[Crossref] [PubMed]

J. Krauskopf, D. R. Williams, D. M. Heeley, “The cardinal directions of color space,” Vision Res. 22, 1123–1131 (1982).
[Crossref]

Zaidi, Q.

J. Pokorny, V. Smith, S. Burns, A. Elsner, Q. Zaidi, “Modeling blue–yellow opponency,” presented at the Fourth International Congress of the International Colour Association, 1981.

Invest. Ophthalmol. Vis. Sci. Suppl. (1)

P. Lennie, G. Sclar, J. Krauskopf, “Chromatic sensitivities of neurons in striate cortex of macaque,” Invest. Ophthalmol. Vis. Sci. Suppl. 26, 8 (1985).

Invest. Ophthmol. Vis. Sci. Suppl. (1)

M. B. Mandler, J. Krauskopf, “Nulling methods for measuring simultaneous contrast,” Invest. Ophthmol. Vis. Sci. Suppl. 25, 233 (1984); M. E. McCourt, “A spatial frequency dependent grating-induction effect,” Vision Res. 22, 119–134 (1982).
[Crossref] [PubMed]

J. Physiol. (London) (1)

A. M. Derrington, J. Krauskopf, P. Lennie, “Chromatic mechanisms in lateral geniculate nucleus of macaque,” J. Physiol. (London) 357, 241–265 (1984).

Vision Res. (5)

J. Krauskopf, D. R. Williams, M. B. Mandler, A. M. Brown, “Higher order color mechanisms,” Vision Res. 26, 23–32 (1986).
[Crossref] [PubMed]

J. Krauskopf, D. R. Williams, D. M. Heeley, “The cardinal directions of color space,” Vision Res. 22, 1123–1131 (1982).
[Crossref]

C. Ware, W. B. Cowan, “Changes in perceived color due to chromatic interactions,” Vision Res. 22, 1353–1362 (1982); S. L. Guth, R. W. Massof, T. Benzschawel, “Vector model for normal and dichromatic color vision,” J. Opt. Soc. Am. 70, 197–212 (1980); D. Jameson, L. M. Hurvich, “Theory of brightness and color contrast in human vision,” Vision Res. 4, 135–154 (1964); S. K. Shevell, “The dual role of chromatic backgrounds in color perception,” Vision Res. 18, 1649–1661 (1978).
[Crossref] [PubMed]

J. Larimer, D. Krantz, C. Cicerone, “Opponent-process additivity—I. Yellow/blue equilibria and nonlinear models,” Vision Res. 15, 723–731 (1975); J. Werner, B. R. Wooten, “Opponent chromatic mechanisms: relation to photopigments and hue naming,” J. Opt. Soc. Am. 69, 422–434 (1979).
[Crossref] [PubMed]

S. Burns, A. Elsner, J. Pokorny, V. Smith, “The Abney effect: chromaticity coordinates of unique and other constant hues,” Vision Res. 24, 479–489 (1984).
[Crossref] [PubMed]

Other (2)

J. Pokorny, V. Smith, S. Burns, A. Elsner, Q. Zaidi, “Modeling blue–yellow opponency,” presented at the Fourth International Congress of the International Colour Association, 1981.

R. M. Evans, An Introduction to Color (Wiley, New York, 1948); M. Alpern, “Relation between brightness and color contrast,” J. Opt. Soc. Am. 54, 1491–1492 (1964).
[Crossref]

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Figures (11)

Fig. 1
Fig. 1

Basic measurement technique. On the left, I indicates the inducing stimulus, T the test stimulus. On the right the solid line marked INDUCING depicts the variation in time of the color of the inducing annulus. The dashed line marked INDUCED depicts the modulated appearance of the test disk when it is, in fact, not modulated. The dotted line marked NULLING depicts the real modulation of the disk required to make it appear steady.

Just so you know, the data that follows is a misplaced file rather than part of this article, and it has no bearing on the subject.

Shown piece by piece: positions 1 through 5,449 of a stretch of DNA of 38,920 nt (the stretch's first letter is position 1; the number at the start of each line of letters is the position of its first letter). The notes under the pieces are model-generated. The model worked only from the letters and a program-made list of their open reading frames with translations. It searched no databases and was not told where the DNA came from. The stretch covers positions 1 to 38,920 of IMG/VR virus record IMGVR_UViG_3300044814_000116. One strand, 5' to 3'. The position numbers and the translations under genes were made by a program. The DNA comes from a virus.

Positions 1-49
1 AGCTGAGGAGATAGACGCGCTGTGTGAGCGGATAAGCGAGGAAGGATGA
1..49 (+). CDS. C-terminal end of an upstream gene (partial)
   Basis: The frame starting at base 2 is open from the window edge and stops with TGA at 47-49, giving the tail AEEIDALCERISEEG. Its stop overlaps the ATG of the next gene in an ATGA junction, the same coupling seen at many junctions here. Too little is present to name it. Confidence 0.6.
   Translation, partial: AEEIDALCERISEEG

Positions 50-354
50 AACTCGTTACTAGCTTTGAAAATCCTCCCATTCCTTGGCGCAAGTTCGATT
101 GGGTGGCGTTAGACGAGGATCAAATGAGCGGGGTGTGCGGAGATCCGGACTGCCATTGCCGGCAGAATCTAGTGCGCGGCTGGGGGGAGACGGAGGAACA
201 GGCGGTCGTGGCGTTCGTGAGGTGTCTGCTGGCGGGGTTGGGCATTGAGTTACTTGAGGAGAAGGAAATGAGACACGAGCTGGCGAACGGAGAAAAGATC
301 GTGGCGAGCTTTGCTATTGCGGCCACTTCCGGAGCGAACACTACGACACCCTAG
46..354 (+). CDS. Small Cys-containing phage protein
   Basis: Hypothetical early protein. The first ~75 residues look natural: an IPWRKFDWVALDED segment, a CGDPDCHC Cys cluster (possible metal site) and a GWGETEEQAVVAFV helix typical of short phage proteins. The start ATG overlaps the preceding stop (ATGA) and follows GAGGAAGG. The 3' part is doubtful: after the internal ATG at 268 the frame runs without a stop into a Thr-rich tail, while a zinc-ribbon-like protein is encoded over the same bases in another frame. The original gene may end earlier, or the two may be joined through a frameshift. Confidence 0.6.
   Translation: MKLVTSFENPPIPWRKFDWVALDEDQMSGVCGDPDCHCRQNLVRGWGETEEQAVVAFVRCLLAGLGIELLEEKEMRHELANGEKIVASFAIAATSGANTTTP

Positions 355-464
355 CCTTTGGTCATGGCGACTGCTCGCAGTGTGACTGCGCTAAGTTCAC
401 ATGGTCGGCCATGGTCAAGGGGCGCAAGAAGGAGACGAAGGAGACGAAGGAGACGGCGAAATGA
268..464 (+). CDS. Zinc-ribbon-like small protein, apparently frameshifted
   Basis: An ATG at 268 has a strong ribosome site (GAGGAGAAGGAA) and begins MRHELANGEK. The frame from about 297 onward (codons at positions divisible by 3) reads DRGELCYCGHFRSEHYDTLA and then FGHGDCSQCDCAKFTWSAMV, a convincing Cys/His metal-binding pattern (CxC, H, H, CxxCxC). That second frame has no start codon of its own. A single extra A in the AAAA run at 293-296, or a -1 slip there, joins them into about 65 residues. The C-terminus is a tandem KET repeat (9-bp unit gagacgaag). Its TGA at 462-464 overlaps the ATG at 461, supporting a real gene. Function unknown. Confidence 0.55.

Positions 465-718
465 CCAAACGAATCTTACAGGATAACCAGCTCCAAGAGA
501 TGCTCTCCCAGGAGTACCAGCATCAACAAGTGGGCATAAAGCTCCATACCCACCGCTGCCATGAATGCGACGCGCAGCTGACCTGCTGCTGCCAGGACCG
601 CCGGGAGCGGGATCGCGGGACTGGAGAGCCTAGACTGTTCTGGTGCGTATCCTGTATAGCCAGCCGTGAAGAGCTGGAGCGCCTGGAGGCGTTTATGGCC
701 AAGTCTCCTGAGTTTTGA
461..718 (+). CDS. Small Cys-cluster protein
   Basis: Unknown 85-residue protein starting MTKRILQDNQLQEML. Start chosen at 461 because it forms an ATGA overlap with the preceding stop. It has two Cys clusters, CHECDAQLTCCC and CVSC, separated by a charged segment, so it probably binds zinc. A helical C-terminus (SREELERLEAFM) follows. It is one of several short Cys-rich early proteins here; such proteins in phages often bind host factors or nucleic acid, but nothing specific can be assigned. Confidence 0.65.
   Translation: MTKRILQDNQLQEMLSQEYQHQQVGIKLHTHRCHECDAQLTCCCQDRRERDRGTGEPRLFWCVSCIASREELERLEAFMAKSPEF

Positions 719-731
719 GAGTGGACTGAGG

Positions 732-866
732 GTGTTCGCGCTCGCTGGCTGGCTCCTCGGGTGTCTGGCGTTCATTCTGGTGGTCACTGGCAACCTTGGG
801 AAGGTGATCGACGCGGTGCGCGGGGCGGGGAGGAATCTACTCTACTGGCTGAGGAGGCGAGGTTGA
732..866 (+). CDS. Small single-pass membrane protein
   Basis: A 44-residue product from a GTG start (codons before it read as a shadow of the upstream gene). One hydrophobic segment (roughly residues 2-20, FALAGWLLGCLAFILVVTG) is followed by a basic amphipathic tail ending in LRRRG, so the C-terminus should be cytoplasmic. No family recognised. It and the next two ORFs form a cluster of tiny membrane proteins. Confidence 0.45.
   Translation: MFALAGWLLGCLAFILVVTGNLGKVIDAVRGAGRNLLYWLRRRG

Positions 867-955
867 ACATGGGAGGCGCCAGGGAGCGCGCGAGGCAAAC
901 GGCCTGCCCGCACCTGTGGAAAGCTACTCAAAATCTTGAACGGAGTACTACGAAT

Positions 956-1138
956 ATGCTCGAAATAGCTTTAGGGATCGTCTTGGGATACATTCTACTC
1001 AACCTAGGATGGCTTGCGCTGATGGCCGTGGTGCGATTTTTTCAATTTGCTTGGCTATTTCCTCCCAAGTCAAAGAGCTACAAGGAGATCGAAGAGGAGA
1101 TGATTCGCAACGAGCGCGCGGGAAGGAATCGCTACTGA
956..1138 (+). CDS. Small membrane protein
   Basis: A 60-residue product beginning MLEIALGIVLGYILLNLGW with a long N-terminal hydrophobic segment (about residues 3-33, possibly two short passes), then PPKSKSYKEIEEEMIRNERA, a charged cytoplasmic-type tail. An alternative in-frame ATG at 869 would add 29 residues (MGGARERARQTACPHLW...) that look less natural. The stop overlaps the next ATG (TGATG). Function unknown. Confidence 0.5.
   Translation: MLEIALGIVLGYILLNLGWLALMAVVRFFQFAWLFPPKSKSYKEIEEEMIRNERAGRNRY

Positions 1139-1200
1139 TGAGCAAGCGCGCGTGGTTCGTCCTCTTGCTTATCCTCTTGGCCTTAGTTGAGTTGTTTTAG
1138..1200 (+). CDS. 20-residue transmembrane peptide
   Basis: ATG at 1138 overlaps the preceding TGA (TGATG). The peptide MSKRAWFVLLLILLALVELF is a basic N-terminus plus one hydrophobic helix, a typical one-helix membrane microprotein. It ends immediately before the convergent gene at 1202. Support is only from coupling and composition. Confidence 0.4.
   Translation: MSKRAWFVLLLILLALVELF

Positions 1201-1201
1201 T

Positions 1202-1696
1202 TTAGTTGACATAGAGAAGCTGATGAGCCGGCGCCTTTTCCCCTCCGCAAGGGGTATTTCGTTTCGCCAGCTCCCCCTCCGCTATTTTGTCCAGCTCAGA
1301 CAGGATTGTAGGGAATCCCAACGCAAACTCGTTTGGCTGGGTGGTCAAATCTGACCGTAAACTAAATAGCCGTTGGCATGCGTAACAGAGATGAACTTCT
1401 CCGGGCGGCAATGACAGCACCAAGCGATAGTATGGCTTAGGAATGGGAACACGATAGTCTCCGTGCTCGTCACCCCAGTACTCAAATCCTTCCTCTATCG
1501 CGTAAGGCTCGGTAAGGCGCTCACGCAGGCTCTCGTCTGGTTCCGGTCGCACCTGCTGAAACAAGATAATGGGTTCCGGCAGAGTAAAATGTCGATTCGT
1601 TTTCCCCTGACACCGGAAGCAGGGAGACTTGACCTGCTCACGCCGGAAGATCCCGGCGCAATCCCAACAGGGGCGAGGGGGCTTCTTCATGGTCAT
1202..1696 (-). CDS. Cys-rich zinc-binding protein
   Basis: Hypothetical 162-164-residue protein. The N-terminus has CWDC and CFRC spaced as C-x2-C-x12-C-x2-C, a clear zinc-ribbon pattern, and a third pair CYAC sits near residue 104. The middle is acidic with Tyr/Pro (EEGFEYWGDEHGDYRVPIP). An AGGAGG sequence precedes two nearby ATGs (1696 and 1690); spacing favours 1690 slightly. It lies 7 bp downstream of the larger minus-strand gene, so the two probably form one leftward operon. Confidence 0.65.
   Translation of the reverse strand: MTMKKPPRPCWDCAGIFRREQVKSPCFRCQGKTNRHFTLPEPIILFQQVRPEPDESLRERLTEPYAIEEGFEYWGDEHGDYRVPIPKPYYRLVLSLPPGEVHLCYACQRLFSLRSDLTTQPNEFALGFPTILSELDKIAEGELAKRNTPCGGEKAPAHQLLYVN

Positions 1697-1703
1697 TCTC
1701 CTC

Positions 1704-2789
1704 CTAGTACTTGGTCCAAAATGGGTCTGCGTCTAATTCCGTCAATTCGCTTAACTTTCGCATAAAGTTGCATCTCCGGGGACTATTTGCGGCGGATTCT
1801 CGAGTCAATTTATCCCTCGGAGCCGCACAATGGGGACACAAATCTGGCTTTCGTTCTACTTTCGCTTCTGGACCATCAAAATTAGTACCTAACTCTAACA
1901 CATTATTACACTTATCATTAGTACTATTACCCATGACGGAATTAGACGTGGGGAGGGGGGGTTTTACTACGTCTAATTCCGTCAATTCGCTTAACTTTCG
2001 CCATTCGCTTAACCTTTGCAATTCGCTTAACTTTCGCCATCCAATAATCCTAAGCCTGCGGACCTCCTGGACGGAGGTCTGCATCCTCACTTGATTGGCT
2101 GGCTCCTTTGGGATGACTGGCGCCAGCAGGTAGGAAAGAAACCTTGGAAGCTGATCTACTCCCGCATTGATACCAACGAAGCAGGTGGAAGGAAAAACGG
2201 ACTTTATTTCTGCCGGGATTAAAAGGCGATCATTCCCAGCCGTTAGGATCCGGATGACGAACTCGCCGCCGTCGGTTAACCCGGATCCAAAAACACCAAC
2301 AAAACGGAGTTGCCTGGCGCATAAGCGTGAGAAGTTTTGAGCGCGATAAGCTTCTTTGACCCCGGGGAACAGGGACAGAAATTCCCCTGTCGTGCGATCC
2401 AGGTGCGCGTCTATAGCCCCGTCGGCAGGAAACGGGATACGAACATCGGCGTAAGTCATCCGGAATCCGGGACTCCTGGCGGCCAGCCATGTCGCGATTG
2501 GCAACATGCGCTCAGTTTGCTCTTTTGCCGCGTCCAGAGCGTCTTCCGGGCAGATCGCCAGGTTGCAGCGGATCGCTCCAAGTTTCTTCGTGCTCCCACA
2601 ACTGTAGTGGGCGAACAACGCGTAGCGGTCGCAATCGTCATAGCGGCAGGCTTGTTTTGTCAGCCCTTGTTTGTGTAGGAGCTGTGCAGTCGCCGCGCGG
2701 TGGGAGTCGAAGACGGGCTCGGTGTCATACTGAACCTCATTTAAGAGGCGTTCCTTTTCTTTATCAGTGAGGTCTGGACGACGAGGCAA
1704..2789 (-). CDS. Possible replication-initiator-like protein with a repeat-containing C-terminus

Fig. 2
Fig. 2

Nulling amplitude as a function of inducing amplitude for observer LG. The results from top to bottom are for modulation along the luminance axis, along the constant R&G axis, and along the constant B axis. Note the displaced ordinates. Lines fitted to the data have parameters listed in Table 1. Observer, LG.

Fig. 3
Fig. 3

Same as Fig. 2 for observer PE.

Fig. 4
Fig. 4

Prediction of results for experiment 2. See text.

Fig. 5
Fig. 5

Conditions for experiment 2. Upper panel shows the stimuli used in the first part of each session of experiment in which observers determined the values of NT, Ni, and Nj, by adjusting the modulation of the central disk to produce the least-apparent modulation. Lower panel shows stimuli pitted against one another in the second part of a session of experiment 2 in which the observers made a forced choice of the stimulus that produced the lesser-apparent modulation.

Fig. 6
Fig. 6

Mean location in color space of the isoluminant stimulus pairs in the forced-choice part of experiment 2. The mean null stimuli obtained by adjustment along the actual inducing direction are shown by the circles. The locations of the nulls predicted by the setting along the cardinal directions are shown by the squares. The lines connect pairs of stimuli that were pitted against one another in the forced-choice trials. Observer, LG.

Fig. 7
Fig. 7

Same as Fig. 6. Observer, PE.

Fig. 8
Fig. 8

Proportion of times when observers chose the mean adjustments that they made along the direction of modulation of the inducing stimulus in preference to the nulls predicted from the settings of nulls for inducing stimuli along the cardinal directions. Result for both observers for isoluminant stimuli are plotted against the azimuth of the inducing modulation.

Fig. 9
Fig. 9

Same as Fig. 6 for stimuli out of the isoluminant plane. Chromatic modulation along the constant B direction is represented by circles and along the constant R&G direction by diamonds. Observer, LG.

Fig. 10
Fig. 10

Same as Fig. 9. Observer, PE.

Fig. 11
Fig. 11

Same as Fig. 8 for stimuli out of the isoluminant plane.

Tables (1)

Tables Icon

Table 1 Linear and Cubic Coefficients and R2 for Curves in Figs. 2 and 3

Equations (1)

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A N = a A I + b A I 3 .